, Volume 121, Issue 5, pp 577-590
Date: 20 Mar 2007

An investigation of genome-wide associations of hypertension with microsatellite markers in the family blood pressure program (FBPP)

Rent the article at a discount

Rent now

* Final gross prices may vary according to local VAT.

Get Access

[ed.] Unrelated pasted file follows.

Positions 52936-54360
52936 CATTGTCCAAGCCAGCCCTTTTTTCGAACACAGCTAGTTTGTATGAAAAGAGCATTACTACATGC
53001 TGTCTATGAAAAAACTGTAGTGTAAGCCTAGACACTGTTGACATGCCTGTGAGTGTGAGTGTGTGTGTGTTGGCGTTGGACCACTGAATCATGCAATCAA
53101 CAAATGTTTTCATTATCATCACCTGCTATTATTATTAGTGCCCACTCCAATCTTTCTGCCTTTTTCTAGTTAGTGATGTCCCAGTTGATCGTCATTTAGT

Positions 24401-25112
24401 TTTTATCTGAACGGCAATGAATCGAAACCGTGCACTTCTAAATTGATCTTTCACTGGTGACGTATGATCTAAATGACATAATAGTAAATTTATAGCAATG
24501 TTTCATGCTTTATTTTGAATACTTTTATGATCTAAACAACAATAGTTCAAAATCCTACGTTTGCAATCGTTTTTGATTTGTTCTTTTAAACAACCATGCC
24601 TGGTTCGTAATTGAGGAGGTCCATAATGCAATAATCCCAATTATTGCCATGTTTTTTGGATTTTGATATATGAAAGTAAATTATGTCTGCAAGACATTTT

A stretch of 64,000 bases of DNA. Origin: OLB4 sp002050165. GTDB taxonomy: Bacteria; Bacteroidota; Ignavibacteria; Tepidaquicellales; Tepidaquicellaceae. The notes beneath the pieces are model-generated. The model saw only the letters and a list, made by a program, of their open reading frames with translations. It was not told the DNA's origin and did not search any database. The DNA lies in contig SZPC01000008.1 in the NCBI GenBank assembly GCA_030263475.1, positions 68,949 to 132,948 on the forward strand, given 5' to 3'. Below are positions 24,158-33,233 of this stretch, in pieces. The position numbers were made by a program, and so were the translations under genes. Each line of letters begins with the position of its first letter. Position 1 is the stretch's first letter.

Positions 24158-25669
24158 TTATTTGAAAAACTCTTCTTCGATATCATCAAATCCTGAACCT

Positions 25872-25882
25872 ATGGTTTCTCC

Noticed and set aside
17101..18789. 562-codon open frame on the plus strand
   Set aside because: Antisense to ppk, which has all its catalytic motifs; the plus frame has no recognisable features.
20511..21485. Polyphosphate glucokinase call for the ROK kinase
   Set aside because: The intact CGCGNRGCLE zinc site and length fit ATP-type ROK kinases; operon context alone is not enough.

The Family Blood Pressure Program (FBPP) has data on 387 microsatellite markers in 13,524 subjects from four major ethnic groups. We investigated genetic association with hypertension of the linkage markers. Family-based methods were used to test association of the 387 loci with resting blood pressures (BPs) [systolic blood pressure (SBP) and diastolic blood pressure (DBP)] and the hypertension status (HT). We applied a vote-counting approach to pool results across the three correlated traits, network samples, and ethnic groups to refine the selection of susceptibility loci. The association analyses captured signals missed by previous linkage scans. We found 71 loci associated with at least one of the three traits in at least one of the four ethnic groups at the significance level of 0.01. After validation across multiple samples and related traits, we identified by vote-counting 21 candidate loci for hypertension. Two loci, D3S2459 and D10S1412 confirmed findings in Network-specific linkage scans (GENOA and SAPPHIRe). Many of the candidate loci were reported by others in linkage to BPs, body weight, heart disease, and diabetes. We also observed frequent presence of quantitative trait loci (QTLs) involved in autoimmune and neurological disorders (e.g., NOD2). The vote-counting method of pooling results recognizes the potential that a gene may be involved in varying ways among different samples, which we believe is responsible for identifying genes in the less explored inflammatory pathways to hypertension.